What’s under the carpet of your car?

It has now been 2 years since stories of flood cars from Hurricane Katrina infused the world of “buyer caution”. But not only flood cars cause problems. Other liquids like spilled milk, melting snow, pressure-washed carpets, or a leaking windshield can also cause serious problems. Let us show you how serious a wet floor can be!

Our expertise lies in airbag systems, airbag replacement and airbag service, so we are often hired to conduct investigations for insurance companies, attorneys and individuals regarding accidental or unintentional airbag deployment. After inspecting many such vehicles and knowing the serious injuries they can cause, the reason for these airbag deployments is shocking. What we have found has a common theme… fluids and electronics don’t mix!!

This article will show you exactly what is happening; not necessarily immediately, but 6 months, 1 year or even up to 4 or 5 years later. Once you know the facts, just being aware of these potentially serious situations and dangers can help you deal with the causes and potentially save you from serious personal harm.

Although an estimated 500,000 to 600,000 cars were damaged by the hurricane and subsequent flooding, many non-flood vehicles are vulnerable to the same type of damage. What damage? Water or moisture that collects under the seats and console can damage highly sensitive electronic components.

The airbag control units for most vehicles on the road today are located on the floor or near the center of the vehicle under the seats and consoles. They are placed there in a targeted manner by the manufacturers in order to reproduce the effects of an accident on the vehicle occupants as precisely as possible. However, because they are positioned at such a low point in the vehicle, they run the risk of being contaminated by water or many other situations. Some simple, normal, everyday things that happen while driving can have serious consequences. Here are a few.

With winter coming and snow flying in many states, melted snow and ice will now hit the floors of vehicles across the country. Turn on the heater and that snow and ice turns into water that soaks through the carpet and eventually drains down to the deepest pint in the vehicle…the floor beneath the seats.

As vehicles in the ‘sun states’ get older and sit in the sun day after day, the soft rubber seals around the windshield begin to harden and crack. Once the brittle seal cracks or breaks, rain or water from the car wash that hits the roof and windshield is now channeled into the car, concealed by the interior panels, and channeled to the lowest points in the car…the floor and under the seats.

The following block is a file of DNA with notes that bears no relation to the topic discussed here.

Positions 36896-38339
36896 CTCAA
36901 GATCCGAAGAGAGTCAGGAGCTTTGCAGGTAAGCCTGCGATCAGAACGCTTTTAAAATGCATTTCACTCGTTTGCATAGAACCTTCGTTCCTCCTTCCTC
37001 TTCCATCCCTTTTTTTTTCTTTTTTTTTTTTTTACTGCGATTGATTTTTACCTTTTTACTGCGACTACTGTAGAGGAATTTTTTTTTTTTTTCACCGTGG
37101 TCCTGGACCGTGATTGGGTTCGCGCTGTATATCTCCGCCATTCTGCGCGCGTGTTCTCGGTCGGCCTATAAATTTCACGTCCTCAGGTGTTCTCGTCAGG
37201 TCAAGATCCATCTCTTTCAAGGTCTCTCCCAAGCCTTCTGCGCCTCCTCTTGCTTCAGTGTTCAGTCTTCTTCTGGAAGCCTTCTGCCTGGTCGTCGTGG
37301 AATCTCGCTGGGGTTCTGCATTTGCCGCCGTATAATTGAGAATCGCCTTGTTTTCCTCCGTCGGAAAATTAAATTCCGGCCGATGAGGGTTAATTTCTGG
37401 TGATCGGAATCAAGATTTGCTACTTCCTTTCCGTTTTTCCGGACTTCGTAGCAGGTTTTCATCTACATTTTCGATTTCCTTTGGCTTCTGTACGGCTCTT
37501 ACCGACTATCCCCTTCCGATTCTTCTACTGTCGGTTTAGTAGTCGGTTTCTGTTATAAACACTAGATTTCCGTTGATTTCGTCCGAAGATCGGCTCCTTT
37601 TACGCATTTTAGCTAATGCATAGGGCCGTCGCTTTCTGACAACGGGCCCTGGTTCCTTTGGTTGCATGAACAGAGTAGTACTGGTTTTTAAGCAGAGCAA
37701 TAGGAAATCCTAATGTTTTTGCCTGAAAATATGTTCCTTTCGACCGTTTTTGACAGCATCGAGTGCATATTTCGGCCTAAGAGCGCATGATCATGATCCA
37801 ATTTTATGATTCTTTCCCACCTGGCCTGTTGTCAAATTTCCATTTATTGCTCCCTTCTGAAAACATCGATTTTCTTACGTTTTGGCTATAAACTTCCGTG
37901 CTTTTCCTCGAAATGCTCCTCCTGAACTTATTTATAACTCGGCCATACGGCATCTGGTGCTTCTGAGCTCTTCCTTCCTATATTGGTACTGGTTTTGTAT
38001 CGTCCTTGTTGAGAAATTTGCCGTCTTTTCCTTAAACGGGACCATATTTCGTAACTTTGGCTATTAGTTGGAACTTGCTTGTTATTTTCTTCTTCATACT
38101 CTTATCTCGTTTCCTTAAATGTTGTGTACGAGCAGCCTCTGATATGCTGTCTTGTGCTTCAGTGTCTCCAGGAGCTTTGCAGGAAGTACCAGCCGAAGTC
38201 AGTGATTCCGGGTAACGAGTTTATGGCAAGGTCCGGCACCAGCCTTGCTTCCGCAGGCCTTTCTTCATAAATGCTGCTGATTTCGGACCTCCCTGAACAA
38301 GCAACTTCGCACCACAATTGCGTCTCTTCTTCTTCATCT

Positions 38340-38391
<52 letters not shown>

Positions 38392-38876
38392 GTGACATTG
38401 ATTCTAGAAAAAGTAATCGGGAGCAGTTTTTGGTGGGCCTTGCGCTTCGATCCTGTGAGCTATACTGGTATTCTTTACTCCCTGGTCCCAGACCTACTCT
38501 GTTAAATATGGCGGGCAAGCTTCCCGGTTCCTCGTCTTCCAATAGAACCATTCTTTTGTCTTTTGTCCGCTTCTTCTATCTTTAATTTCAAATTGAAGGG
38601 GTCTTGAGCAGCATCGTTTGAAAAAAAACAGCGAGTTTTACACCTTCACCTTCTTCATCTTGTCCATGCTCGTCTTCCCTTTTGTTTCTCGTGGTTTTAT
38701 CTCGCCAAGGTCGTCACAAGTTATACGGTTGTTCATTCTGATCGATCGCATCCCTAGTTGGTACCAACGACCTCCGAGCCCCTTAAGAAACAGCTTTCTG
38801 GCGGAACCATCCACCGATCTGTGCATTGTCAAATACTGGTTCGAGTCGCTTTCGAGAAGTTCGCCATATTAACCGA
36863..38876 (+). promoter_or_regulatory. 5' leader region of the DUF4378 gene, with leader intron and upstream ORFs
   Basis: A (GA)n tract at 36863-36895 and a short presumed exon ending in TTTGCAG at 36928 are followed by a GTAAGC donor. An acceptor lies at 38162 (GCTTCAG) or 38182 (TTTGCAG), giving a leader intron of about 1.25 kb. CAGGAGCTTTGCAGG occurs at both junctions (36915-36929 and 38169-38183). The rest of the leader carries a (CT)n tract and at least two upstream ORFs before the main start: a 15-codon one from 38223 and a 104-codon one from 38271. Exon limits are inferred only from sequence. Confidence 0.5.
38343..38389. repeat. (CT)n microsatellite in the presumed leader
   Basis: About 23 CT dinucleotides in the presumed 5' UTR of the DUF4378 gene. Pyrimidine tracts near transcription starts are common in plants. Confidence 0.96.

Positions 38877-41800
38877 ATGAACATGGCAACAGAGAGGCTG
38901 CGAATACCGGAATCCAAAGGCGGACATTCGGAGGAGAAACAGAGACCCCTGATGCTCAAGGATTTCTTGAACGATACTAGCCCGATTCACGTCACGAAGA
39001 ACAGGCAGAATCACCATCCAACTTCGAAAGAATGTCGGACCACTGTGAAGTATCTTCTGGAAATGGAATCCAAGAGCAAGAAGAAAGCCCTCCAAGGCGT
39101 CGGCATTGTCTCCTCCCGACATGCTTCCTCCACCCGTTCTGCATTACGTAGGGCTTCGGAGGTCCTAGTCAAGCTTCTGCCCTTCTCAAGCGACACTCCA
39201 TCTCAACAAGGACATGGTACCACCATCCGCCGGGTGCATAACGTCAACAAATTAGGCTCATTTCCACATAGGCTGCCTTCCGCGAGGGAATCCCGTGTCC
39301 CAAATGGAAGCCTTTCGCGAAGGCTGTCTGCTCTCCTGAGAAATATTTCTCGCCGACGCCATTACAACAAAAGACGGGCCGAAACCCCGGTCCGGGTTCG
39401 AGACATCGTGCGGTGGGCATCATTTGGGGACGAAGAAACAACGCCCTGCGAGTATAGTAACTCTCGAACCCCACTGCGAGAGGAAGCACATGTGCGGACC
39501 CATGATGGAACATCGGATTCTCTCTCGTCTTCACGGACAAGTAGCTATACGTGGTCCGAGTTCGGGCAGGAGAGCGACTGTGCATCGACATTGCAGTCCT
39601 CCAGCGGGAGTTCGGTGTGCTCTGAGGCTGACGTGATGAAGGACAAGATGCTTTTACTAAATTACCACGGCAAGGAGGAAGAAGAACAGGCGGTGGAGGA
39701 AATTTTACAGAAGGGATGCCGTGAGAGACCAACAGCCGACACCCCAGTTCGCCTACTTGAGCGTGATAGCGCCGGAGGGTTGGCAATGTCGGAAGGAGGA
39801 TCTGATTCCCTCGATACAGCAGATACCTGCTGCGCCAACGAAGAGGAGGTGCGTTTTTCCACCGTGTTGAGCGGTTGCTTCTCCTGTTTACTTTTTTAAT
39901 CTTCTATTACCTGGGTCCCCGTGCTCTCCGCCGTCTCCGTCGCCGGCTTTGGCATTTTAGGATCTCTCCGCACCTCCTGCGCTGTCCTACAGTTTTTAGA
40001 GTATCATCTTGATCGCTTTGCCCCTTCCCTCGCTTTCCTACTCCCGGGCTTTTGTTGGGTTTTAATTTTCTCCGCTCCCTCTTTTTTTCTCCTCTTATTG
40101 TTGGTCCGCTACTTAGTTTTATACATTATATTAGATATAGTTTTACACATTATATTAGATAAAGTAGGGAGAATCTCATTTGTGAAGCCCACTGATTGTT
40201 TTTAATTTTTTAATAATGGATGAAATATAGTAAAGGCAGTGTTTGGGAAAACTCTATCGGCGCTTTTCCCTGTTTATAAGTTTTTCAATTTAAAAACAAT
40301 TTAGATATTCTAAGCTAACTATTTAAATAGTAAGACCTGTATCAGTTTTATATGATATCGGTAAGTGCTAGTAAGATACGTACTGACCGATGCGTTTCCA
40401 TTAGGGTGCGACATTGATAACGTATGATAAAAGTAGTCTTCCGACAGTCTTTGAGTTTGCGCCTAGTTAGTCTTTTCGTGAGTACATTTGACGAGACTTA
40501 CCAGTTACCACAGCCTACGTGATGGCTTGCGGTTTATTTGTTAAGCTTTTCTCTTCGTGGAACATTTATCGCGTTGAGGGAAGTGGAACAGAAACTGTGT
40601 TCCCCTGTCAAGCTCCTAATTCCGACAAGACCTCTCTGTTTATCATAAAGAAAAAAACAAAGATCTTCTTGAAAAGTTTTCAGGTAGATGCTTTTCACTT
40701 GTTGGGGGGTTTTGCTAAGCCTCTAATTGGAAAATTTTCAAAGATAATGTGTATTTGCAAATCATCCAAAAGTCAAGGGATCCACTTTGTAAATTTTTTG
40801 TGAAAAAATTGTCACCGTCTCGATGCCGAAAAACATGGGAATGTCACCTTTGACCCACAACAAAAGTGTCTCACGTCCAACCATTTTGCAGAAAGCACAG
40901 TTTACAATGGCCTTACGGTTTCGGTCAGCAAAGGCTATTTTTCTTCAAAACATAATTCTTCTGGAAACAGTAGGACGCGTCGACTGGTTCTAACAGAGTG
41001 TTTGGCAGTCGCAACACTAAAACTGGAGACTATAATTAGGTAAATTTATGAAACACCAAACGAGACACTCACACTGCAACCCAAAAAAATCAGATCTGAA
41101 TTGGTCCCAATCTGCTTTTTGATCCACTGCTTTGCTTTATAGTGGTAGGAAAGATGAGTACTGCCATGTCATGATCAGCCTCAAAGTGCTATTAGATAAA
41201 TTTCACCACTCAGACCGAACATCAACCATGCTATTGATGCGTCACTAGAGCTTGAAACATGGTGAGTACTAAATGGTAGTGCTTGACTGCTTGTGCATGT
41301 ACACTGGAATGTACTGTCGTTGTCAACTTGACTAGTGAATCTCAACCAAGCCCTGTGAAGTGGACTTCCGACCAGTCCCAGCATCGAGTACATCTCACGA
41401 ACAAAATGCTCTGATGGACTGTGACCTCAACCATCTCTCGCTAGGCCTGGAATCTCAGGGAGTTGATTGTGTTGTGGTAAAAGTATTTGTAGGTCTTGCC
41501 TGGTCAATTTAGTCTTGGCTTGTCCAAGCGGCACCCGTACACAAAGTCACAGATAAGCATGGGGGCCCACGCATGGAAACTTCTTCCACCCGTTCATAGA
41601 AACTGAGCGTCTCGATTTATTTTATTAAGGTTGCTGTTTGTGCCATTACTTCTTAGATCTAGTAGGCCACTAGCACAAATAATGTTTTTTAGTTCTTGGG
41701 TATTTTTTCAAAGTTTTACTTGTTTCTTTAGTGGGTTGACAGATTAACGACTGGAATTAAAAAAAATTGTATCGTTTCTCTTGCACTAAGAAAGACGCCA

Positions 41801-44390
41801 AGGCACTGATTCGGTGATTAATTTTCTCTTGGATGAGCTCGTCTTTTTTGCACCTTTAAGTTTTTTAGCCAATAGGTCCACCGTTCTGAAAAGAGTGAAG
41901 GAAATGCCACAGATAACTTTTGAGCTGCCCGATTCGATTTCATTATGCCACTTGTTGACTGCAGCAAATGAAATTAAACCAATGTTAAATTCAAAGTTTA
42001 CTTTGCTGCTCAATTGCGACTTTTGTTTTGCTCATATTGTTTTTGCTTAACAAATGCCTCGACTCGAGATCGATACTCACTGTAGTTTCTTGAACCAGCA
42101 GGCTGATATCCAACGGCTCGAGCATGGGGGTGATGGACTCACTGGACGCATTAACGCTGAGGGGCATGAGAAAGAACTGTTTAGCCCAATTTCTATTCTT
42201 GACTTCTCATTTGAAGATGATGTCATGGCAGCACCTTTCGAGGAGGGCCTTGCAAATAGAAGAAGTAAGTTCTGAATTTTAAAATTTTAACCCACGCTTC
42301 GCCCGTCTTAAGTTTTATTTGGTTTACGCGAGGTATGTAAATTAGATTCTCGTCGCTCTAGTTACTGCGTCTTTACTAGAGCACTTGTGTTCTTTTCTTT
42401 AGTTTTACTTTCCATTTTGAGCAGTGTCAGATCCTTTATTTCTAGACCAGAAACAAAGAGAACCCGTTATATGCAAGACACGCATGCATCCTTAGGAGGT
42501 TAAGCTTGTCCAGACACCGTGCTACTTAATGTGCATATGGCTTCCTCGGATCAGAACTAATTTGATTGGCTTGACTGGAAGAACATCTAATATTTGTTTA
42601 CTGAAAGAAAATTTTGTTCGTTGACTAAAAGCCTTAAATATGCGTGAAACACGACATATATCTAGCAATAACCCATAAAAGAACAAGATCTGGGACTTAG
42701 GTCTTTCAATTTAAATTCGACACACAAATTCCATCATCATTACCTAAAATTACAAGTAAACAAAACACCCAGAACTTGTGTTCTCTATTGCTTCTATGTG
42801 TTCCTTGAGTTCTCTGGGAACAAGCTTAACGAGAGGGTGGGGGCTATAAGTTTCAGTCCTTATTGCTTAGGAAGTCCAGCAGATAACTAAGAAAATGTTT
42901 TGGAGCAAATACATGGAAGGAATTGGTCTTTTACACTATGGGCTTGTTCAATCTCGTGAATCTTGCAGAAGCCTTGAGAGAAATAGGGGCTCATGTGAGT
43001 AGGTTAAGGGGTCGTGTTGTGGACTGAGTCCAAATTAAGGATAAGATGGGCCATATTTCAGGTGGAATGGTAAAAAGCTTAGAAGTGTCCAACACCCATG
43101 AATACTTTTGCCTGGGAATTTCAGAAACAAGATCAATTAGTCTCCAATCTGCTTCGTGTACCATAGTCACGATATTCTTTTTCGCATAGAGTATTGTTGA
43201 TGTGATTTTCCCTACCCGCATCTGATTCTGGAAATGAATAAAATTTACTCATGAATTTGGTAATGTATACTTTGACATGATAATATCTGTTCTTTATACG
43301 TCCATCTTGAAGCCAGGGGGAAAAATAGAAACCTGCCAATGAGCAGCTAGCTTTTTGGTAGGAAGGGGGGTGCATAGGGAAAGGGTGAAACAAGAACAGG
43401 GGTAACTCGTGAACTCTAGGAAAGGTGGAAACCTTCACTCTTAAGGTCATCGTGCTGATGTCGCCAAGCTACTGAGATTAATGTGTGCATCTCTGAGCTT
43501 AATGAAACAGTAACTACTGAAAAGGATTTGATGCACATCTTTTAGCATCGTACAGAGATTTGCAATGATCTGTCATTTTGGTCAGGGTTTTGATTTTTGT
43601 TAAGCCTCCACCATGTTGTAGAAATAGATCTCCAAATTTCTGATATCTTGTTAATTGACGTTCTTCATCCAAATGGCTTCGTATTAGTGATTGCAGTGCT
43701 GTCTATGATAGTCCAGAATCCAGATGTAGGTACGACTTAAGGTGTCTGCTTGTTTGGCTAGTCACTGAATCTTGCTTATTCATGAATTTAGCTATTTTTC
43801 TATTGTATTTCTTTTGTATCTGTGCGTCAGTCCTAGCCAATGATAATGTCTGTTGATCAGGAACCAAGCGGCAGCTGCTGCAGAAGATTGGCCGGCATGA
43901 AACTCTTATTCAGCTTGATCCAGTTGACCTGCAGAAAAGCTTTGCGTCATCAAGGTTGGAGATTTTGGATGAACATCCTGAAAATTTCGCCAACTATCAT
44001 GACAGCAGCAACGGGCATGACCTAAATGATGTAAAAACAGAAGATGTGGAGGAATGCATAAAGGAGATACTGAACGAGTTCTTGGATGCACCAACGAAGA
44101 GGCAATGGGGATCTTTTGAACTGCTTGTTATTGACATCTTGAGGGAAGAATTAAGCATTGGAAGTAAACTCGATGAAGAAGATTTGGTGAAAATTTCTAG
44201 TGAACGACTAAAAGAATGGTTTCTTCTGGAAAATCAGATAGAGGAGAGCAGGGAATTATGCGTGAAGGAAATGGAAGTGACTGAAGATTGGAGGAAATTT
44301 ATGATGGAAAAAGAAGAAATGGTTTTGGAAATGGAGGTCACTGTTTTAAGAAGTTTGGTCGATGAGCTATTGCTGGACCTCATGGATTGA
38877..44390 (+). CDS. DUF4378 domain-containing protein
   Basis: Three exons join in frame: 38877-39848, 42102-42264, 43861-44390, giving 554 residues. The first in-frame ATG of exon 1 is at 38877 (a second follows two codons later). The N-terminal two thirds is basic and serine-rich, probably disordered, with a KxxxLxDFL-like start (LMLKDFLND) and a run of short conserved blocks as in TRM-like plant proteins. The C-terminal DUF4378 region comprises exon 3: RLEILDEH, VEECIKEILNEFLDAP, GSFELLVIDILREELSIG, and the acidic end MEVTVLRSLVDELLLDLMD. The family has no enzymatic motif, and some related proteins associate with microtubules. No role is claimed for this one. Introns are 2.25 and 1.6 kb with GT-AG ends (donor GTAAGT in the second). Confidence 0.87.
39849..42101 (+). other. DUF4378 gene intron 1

Or how about the used car dealer who wants to get the most out of their cars? With the best of intentions, he cleans the interior of every vehicle he gets from the auction. These aren’t flood cars, just used cars with dirty carpets. With a pressure rod in hand or a power steamer, the carpets are specifically washed and then dried as well as possible. But it’s too late… the water that soaked the carpet during the process has already seeped through, seeping under the seats and now pooling on the metal floor, soaking the upholstery along the way and getting to exactly where we didn’t get it wet want to have ; around the airbag control unit.

And with so many people eating and drinking in their vehicles, cup holders all over the dash and console, the risk of spilling a soft drink or cup of coffee is now greater than ever. And guess where that spilled liquid goes… That’s right, through the console onto the floor or between the seats where you can’t dry it.

Whatever the reason, liquids get into the carpet and interior of vehicles right where we don’t want them… and mix with the electronic control module.

Here’s what happens when water and electronics mix. These images capture the inevitable consequences of ignoring the problem of a wet floor. Over time, water can turn the part on the left into the part on the right. which one is in your car

The owner of the vehicle from which this part came suffered serious injuries when the airbag deployed as soon as her car was started one morning. She was not wearing a seat belt or prepared for the impact of the airbag. She was just starting her car to drive to work when she was hit in the face and jaw by an airbag at 200mph. (General Motors Safety website)

Airbags are designed to protect us from injury, but like so many other conveniences in our lives, they require care and maintenance to ensure their reliability. Most car manufacturers recommend servicing airbag systems every 10 years. Checking floors for moisture accumulation should be included in this procedure and performed more frequently. However, as a vehicle owner, it is ultimately your responsibility to look after and maintain your car. After all, it is you who are at risk.

Here are some simple things you can do to determine if your car is at risk. Watch out for one of the following indicators. They can indicate a serious problem in brewing:

  • moisture in the floor and carpeting; Moisture on the inside of the instrument panel

  • Rust on internal screws and other metal parts
  • Mildew, debris and mildew in places where it is not normally found
    • under the seats or carpets,
    • in the trunk or
    • in the rear floor shafts
  • Water stains or discoloration on seat belts and door panels
  • A musty odor or a strong smell of Lysol or deodorant used to mask an odor problem